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Building Flash Games with Starling
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Creating the Score class


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Building Flash Games with Starling

with Lee Brimelow

Video: Creating the Score class

So the last thing we are going to add to our game is just a simple high score text field. And what I'm going to do is create a new object class. I am going to go to my objects package, say New > ActionScript Class, and I am going to call it Score. Now I am just going to subclass Sprite. Now if you only literally wanted a text field, you could in subclass text field. But I am just using this because, generally speaking, you might want to add more to it in the future, and if so, you need to display object container. So I am going to subclass starling. display.Sprite, and in the constructor here I am going to create a new variable called score, and that's going to be equal to a new text field object, a new starling.text.TextField.
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  1. 2m 9s
    1. Welcome
      45s
    2. Using the exercise files
      36s
    3. What you should know
      48s
  2. 10m 21s
    1. Checking out the finished product
      1m 10s
    2. Downloading the Starling framework
      4m 13s
    3. Installing Flash Builder
      1m 44s
    4. Installing additional tools
      1m 30s
    5. Overview of the Starling framework
      1m 44s
  3. 13m 0s
    1. Creating the Flash Builder project
      2m 40s
    2. Setting up your Starling scene
      6m 7s
    3. Creating the main game class
      4m 13s
  4. 13m 52s
    1. Creating the IState interface
      2m 14s
    2. Creating the three game states
      3m 50s
    3. Building the state machine
      7m 48s
  5. 22m 14s
    1. Creating a static assets class
      2m 3s
    2. Adding images and creating textures
      3m 24s
    3. Creating sprite sheets with TexturePacker
      6m 26s
    4. Creating the main texture atlas
      3m 29s
    5. Creating and importing bitmap fonts
      6m 52s
  6. 14m 16s
    1. Creating the Background class
      5m 55s
    2. Adding the logo
      2m 58s
    3. Adding the play button
      3m 4s
    4. Implementing the destroy method
      2m 19s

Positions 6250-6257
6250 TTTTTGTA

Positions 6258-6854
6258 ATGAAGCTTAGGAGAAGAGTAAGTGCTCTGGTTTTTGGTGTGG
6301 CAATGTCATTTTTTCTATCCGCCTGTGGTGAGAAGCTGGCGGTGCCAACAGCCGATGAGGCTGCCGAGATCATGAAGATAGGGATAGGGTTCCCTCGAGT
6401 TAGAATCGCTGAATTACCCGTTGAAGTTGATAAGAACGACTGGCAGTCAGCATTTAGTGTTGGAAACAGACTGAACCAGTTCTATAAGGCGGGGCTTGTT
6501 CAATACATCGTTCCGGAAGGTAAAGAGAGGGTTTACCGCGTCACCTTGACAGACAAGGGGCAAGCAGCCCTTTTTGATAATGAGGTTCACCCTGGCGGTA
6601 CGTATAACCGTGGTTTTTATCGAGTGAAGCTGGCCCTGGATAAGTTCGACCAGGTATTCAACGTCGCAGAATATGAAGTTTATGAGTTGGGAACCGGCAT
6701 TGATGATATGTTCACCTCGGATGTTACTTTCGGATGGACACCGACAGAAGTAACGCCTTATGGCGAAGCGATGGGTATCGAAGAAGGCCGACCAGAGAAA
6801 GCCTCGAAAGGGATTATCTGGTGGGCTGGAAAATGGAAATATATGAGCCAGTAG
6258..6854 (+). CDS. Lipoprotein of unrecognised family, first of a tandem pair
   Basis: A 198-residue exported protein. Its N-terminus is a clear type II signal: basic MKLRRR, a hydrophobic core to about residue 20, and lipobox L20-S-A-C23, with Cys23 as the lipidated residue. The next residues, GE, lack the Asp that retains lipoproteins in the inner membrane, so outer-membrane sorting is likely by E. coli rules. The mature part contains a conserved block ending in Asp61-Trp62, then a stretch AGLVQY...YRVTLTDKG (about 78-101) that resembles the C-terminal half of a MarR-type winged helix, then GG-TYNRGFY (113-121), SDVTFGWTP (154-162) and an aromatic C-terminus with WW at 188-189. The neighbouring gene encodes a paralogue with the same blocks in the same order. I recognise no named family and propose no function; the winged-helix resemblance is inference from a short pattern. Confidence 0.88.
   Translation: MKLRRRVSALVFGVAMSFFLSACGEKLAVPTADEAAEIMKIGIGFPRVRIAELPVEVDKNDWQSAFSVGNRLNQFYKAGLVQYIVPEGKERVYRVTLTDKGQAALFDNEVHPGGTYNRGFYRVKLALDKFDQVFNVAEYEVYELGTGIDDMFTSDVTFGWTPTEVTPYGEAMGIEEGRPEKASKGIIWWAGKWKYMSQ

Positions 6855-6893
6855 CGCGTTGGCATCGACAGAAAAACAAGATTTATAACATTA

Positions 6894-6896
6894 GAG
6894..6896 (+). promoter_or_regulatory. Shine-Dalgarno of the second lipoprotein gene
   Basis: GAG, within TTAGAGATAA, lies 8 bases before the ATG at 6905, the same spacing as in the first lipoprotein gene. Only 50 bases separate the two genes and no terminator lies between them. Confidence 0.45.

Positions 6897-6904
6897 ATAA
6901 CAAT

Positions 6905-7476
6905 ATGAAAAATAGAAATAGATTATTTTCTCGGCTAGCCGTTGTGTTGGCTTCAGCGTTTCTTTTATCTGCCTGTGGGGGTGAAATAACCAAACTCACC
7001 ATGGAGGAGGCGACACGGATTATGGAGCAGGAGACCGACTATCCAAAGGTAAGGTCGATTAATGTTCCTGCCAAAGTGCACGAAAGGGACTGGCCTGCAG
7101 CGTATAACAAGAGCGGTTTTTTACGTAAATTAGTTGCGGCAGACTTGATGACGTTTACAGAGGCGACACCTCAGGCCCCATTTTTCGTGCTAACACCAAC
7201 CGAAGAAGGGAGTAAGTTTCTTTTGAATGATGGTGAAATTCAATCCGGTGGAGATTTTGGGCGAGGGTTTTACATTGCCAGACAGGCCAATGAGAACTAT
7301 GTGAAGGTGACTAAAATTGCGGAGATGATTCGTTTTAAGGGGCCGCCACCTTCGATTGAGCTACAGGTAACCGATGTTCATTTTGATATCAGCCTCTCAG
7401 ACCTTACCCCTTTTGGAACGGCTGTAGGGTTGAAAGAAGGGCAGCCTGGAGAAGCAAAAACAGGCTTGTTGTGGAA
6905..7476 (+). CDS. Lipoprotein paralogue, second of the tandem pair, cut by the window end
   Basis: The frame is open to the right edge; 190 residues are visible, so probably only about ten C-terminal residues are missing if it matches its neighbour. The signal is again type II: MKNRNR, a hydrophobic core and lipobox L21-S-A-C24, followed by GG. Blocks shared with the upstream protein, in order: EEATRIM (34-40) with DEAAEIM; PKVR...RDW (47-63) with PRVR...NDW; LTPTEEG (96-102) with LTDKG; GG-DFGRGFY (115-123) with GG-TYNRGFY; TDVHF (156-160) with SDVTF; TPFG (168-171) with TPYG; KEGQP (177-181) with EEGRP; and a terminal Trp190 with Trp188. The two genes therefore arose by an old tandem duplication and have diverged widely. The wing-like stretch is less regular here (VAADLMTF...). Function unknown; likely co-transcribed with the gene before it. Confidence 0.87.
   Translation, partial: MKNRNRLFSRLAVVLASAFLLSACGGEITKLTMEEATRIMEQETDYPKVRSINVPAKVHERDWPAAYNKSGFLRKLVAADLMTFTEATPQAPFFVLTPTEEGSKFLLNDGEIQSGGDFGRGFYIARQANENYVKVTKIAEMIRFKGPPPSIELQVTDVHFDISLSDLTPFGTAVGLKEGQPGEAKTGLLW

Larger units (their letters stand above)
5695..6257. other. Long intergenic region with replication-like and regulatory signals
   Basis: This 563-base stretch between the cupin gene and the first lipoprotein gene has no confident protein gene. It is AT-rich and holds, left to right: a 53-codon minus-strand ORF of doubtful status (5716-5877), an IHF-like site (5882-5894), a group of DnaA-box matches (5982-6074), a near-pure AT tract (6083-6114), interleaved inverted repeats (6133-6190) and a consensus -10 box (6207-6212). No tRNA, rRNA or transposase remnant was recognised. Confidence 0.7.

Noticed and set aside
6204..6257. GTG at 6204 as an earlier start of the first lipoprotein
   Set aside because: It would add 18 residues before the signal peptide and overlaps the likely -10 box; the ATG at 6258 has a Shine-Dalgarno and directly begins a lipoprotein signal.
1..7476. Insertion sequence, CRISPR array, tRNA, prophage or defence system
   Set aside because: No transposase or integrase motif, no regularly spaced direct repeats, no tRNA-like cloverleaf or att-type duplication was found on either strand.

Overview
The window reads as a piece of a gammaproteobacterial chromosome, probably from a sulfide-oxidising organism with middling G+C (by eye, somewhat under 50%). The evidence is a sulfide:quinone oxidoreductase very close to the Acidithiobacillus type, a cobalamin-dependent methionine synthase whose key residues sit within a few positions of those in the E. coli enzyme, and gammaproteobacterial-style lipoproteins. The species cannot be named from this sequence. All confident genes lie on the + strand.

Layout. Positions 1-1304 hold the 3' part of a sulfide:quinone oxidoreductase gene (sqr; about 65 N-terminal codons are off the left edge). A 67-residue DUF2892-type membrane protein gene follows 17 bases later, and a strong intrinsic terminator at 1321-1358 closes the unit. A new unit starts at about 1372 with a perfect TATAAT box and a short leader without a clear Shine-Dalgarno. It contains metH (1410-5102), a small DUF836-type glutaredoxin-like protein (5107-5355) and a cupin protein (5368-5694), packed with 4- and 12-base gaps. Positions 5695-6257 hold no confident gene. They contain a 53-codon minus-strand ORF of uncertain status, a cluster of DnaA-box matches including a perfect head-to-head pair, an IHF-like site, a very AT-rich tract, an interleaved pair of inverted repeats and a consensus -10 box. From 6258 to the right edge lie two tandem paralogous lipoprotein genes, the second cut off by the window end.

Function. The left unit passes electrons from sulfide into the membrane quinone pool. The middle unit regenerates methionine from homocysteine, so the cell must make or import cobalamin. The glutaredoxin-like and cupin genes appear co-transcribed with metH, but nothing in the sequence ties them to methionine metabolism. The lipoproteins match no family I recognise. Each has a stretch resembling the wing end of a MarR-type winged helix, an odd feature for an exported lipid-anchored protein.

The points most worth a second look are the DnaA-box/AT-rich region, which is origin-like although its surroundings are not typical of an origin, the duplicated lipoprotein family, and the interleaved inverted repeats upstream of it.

7. 56m 47s
    1. Adding the background
      1m 3s
    2. Creating the Hero class
      6m 14s
    3. Creating the Bullet class
      1m 44s
    4. Creating the BulletManager class
      4m 23s
    5. Using the StarlingPool class
      9m 24s
    6. Firing bullets with the mouse
      7m 24s
    7. Creating the Alien movie clip
      1m 58s
    8. Creating the AlienManager class
      8m 12s
    9. Overview of collision-detection options
      3m 10s
    10. Creating the CollisionManager class
      10m 51s
    11. Implementing the destroy method
      2m 24s
  8. 7m 59s
    1. Adding the background
      1m 10s
    2. Creating the "Game Over" text
      2m 43s
    3. Adding the Try Again button
      4m 6s
  9. 20m 5s
    1. Exploring particle-creation tools
      4m 52s
    2. Adding the smoke texture
      5m 3s
    3. Creating the Explosion class
      2m 6s
    4. Creating the ExplosionManager class
      8m 4s
  10. 11m 5s
    1. Creating sound effects with cfxr
      3m 5s
    2. Adding the sound effects
      3m 42s
    3. Creating the Score class
      4m 18s
  11. 6m 1s
    1. Starling optimization tips
      4m 8s
    2. Helpful Starling resources
      1m 53s

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Building Flash Games with Starling
2h 57m Intermediate Jul 05, 2012

Viewers: in countries Watching now:

Join Lee Brimelow in this project-style course that teaches how to build a Flash-based game with Flash Builder 4.6, Flash Player 11, and the Starling framework. Starling, a pure ActionScript 3.0 library for advanced graphics, extends Flash Player 11's support for the modern GPU (graphic processing unit) to enable visual presentations and games in the browser or as a mobile app.

Starting with installation and configuration of Starling and creation of a Flash Builder project, the course shows how to prepare and import graphical assets, create MovieClip classes from sprite sheets, manage various gaming objects, detect collisions, and add both particle and sound effects. The finished game can be deployed to any browser or mobile device that integrates Flash Player 11, which was released in September 2011.